Despite the ongoing global energy crisis, Houston-based consultancy Wood Mackenzie provided five reasons to be cheerful in 2023 in its “Silver Linings Playbook” report.
The crisis – driven by reduced energy flows from Russia after its invasion of Ukraine – has pushed up energy costs and stoked inflation from the U.S. to Europe but could spur policy initiatives and investments to transform the way energy is used to power the planet, the consultancy announced in the report Dec. 8.
Five Wood Mackenzie analysts agreed that key developments could lay the foundations for over a decade of sustained opportunity and better outcomes for reliable, affordable and sustainable energy.
The U.S. and green commodities
Depending on natural gas as a transition fuel without security of supply will not end well, according to Wood Mackenzie’s Multi-Commodity Research Vice President Prakash Sharma. Similarly, wind and solar power alone cannot deliver a reliable zero-carbon energy system.
Lawmakers understand that a diverse range of low-carbon technologies beyond variable renewables is needed to achieve deep decarbonization while maintaining a secure energy supply, the executive said. Policy foundations laid span low-carbon hydrogen, carbon capture, utilization and storage (CCUS) and advanced nuclear power.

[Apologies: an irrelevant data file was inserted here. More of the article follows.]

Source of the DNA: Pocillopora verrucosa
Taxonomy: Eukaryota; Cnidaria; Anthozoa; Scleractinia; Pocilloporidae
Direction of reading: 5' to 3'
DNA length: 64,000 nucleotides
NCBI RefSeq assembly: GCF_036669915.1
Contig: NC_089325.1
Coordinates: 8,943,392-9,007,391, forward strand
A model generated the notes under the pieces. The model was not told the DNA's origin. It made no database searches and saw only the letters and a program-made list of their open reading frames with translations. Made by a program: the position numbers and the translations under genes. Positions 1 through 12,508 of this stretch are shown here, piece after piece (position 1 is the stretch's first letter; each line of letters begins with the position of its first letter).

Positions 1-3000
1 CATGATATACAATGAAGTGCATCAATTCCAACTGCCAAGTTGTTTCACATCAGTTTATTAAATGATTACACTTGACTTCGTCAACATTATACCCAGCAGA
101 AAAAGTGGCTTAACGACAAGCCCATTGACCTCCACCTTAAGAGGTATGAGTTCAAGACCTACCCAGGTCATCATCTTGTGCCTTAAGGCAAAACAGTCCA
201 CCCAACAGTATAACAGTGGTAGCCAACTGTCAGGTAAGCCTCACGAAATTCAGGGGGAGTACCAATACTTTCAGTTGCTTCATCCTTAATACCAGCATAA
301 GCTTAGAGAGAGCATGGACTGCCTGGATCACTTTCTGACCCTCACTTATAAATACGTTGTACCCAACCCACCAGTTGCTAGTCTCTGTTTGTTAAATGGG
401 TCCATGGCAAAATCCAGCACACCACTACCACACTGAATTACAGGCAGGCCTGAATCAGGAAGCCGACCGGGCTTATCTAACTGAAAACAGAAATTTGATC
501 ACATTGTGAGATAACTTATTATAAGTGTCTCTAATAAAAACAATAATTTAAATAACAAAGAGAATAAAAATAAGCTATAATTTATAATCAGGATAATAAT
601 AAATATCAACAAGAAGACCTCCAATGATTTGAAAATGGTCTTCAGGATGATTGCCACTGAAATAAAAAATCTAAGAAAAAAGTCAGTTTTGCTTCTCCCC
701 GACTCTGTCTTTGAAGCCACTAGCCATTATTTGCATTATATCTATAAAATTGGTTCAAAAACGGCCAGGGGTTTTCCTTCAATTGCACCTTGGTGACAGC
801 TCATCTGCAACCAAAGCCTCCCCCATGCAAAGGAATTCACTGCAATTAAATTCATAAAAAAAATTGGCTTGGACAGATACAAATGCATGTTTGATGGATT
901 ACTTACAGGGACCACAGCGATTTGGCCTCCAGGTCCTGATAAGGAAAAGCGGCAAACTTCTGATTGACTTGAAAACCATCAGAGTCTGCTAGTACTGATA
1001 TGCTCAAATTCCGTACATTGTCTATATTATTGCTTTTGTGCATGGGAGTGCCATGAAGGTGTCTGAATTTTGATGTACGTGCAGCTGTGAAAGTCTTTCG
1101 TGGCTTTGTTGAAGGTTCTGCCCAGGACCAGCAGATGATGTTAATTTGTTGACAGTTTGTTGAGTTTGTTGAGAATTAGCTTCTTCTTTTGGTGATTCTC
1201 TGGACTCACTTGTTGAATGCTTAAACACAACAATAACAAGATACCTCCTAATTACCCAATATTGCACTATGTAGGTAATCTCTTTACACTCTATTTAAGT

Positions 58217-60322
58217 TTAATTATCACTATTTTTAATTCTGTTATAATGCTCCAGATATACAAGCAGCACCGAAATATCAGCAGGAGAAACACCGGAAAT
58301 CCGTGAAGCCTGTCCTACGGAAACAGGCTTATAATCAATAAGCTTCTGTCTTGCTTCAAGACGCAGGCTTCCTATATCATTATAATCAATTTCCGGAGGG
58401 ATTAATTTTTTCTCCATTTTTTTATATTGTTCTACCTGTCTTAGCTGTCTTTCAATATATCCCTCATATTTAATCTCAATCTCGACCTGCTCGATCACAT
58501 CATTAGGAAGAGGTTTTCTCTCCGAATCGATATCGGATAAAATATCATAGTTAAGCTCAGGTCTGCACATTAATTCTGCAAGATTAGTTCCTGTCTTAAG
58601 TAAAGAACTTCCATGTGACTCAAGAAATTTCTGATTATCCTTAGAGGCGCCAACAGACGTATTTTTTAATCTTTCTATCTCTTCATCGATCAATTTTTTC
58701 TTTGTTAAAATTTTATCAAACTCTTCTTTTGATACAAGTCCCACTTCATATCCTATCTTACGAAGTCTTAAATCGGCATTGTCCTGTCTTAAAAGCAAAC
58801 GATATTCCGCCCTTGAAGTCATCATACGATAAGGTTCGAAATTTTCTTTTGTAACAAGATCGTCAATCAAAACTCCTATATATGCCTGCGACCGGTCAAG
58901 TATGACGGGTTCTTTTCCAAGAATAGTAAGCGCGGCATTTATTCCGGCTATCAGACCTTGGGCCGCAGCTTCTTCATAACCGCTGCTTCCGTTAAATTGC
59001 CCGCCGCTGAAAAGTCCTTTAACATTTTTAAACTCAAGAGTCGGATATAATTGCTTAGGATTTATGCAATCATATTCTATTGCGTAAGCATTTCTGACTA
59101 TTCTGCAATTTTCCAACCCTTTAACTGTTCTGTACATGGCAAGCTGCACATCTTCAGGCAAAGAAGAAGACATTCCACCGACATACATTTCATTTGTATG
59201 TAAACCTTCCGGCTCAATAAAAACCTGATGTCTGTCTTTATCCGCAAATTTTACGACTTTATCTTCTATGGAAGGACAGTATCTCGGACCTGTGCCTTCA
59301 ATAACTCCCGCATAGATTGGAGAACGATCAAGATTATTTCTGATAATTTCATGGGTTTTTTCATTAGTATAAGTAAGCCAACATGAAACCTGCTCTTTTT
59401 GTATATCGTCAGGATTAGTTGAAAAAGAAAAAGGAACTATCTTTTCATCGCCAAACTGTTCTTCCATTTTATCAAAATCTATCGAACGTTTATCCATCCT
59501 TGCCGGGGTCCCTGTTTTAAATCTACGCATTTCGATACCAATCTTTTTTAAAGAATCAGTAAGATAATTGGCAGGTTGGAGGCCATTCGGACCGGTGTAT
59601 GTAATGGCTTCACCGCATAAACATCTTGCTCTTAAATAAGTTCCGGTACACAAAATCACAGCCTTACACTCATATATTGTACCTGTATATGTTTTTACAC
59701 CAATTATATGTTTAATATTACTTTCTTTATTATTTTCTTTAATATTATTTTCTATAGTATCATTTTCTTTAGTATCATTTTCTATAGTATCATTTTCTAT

The low-carbon hydrogen and CCUS project pipeline has grown almost 25% in the last year, according to Wood Mackenzie. Around 30 projects have announced final investment decisions and another 170 aim to by the end of 2023. To date, nearly 30 hydrogen offtake agreements have been signed, and a market for green commodities, like low-carbon ammonia, is taking shape.
“With expected cost declines in hydrogen and CCUS technologies and abundant low-cost energy resources, there is an opportunity for the U.S. to become a manufacturing powerhouse. It could become a dominant producer of green commodities – hydrogen, ammonia, steel and chemicals – serving the needs of Europe, Japan and South Korea,” Sharma said.
More U.S. LNG for Europe
The European market now has a huge supply gap due to a reduction of approximately one-fifth of current global LNG supply due to the Russia-Ukraine conflict. U.S. LNG has come to the rescue, and Wood Mackenzie’s Gas & LNG Research Vice President Kristy Kramer expects two-thirds of all U.S. LNG cargoes to reach Europe this year.
Almost 25 million tonnes per annum of U.S. LNG capacity has been sanctioned this year, with more capacity expected in 2023-2024. The abundance of low-cost gas reserves, the relatively short time to market for new volumes and its competitive commercial structure continues to make U.S. LNG attractive, the executive said.